Often times when we are facing Christmas without our loved one, especially if it’s the first holiday season since their death, we ponder whether it is worth our time and energy, and sometimes our money, to put a tree up with all the decorations.
Perhaps you want to simply skip the holiday all together…after all, it would be so much easier, wouldn’t it?
But when it comes to deciding on a tree or to forgo this tradition, at least this year, you’d want to consider whom that decision might impact the most.
If you have children who are grieving the death of a parent or sibling, it might be wise to have a family meeting and softly discuss what you are thinking and get their feedback on your ideas. You might be wildly surprised to learn that they want Christmas to remain exactly as it has been in years past because they don’t want any traditions changed.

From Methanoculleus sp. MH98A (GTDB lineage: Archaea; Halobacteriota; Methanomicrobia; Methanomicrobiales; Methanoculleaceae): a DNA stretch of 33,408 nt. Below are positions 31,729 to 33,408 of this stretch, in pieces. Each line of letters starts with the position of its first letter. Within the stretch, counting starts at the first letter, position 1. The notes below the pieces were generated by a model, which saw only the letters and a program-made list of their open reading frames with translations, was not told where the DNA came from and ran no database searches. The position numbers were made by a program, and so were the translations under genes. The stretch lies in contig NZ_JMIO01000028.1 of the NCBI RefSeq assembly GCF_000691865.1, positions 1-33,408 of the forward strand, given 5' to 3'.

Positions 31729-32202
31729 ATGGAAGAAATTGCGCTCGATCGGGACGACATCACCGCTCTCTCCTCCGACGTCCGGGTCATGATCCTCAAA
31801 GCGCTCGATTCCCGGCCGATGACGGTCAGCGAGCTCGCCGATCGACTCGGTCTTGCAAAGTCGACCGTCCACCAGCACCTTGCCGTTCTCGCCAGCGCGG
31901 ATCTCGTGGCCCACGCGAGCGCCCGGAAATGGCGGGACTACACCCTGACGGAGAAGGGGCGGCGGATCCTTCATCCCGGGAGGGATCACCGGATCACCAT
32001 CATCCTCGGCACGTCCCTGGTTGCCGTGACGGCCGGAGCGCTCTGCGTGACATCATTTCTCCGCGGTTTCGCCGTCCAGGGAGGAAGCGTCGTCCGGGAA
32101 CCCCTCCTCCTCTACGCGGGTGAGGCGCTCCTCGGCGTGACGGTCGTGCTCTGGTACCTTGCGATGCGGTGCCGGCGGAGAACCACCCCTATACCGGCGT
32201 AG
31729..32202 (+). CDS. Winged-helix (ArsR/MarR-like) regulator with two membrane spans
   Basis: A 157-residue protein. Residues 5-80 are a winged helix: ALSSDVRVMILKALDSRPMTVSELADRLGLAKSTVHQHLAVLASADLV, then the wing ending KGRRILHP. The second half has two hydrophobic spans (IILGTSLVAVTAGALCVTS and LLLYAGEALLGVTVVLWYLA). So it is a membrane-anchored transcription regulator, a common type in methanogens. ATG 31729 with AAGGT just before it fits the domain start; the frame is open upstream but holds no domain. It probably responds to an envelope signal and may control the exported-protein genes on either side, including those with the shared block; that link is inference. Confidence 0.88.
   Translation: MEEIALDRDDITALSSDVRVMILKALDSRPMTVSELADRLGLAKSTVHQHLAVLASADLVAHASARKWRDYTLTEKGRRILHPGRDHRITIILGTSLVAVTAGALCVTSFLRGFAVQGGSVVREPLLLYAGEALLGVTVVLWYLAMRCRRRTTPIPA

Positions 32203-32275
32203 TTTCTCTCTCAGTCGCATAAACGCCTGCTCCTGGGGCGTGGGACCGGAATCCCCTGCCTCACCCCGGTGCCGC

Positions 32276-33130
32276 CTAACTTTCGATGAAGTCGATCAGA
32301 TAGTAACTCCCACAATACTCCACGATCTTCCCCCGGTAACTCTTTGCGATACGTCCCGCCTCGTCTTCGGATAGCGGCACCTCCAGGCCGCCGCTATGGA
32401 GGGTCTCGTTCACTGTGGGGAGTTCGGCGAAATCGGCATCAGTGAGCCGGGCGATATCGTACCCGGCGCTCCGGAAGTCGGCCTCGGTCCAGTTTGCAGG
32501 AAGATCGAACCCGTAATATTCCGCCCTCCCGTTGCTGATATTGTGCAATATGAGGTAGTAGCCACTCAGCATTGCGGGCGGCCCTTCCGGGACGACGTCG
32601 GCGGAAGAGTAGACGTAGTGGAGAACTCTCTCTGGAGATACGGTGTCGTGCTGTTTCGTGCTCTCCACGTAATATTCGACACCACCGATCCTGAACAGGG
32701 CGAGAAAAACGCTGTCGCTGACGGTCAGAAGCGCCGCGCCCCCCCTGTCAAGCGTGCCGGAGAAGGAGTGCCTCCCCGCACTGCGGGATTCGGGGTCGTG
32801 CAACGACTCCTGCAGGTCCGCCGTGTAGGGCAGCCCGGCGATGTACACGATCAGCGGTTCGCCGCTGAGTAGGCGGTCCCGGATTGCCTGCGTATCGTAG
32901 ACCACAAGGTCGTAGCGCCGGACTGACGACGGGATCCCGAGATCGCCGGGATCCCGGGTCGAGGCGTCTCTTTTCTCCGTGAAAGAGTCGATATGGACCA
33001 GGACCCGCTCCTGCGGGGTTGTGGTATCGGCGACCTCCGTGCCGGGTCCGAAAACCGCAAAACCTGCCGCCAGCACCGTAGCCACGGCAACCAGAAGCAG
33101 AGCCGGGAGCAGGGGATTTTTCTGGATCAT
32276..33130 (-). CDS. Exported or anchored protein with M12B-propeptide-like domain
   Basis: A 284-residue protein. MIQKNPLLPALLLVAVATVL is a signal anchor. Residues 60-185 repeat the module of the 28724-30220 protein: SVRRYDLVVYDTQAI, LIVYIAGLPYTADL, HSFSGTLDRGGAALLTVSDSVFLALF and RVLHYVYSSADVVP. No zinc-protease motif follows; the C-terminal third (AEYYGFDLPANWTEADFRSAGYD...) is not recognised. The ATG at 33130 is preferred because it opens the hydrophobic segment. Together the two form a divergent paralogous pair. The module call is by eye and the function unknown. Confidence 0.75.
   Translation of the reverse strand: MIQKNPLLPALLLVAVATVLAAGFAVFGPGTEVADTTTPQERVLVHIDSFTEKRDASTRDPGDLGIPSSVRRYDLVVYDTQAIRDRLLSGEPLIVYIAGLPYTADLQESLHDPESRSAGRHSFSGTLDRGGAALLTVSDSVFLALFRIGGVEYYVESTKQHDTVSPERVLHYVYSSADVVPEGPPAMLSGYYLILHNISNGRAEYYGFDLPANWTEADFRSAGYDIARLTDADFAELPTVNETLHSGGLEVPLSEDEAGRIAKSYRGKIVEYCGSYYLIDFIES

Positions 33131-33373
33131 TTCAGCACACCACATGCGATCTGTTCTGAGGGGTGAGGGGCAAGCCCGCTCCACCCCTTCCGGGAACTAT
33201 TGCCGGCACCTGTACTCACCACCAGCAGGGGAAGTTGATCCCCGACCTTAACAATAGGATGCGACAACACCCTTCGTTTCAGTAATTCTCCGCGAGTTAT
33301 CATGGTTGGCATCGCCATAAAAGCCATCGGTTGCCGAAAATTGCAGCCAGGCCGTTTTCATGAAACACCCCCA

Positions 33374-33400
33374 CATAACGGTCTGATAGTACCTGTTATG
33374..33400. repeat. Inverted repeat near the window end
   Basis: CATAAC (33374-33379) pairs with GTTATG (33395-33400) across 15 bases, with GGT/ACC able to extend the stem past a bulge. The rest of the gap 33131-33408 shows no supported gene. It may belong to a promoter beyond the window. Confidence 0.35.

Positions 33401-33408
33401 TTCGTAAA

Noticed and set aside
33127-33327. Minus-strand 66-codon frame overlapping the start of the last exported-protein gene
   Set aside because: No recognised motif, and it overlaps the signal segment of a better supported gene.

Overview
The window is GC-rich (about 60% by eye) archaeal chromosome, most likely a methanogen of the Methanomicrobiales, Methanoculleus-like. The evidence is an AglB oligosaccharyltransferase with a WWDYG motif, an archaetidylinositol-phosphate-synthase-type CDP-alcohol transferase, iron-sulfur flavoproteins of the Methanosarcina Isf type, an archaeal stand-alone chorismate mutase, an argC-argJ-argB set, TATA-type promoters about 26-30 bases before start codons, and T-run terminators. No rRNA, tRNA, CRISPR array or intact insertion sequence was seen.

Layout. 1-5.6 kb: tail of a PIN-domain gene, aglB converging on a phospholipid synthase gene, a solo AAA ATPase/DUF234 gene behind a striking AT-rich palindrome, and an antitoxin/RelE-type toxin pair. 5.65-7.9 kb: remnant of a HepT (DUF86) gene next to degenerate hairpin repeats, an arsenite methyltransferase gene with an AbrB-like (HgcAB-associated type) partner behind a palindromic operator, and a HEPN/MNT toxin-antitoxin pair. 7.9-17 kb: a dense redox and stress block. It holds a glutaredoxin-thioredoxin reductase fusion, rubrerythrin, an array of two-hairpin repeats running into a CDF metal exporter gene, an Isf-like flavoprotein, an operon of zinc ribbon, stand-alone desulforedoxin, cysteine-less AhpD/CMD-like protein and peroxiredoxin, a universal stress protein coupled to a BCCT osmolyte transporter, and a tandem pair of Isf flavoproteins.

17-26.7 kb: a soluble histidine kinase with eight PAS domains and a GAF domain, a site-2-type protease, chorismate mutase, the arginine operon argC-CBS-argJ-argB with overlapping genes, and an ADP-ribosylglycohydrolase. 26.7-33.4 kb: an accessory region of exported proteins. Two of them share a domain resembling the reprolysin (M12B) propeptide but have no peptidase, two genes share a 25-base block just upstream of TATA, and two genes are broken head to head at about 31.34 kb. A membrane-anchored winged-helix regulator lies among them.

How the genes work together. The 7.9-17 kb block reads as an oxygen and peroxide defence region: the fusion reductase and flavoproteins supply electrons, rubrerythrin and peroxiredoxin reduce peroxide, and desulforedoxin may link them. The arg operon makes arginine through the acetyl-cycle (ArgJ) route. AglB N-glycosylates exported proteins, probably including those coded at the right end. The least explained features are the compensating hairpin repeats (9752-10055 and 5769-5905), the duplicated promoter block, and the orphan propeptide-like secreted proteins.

They might be feeling that the person who died would want them to celebrate just as you did in the past.
And if that is too much for you, there are options.
Maybe the compromise is a smaller tree with fewer lights and ornaments.
Maybe you can use a plant, instead, and decorate it with a strand of tiny white lights and instead of ornaments use red silk ribbon tied in soft bows that you just lay on the leaves.
Maybe the children would like to put up a small tree in their room and decorate the way they wish.
There are so many options. Put your thinking cap on, get ideas from your family and friends and, most of all, don’t discard the feelings and wishes of your spouse and children.
My book Holiday Grief: How To Cope with Stress, Anxiety and Depression After a Loved One’s Death is available now by clicking here.
Let us know how you’ve remembered your loved one during the holiday season by commenting below.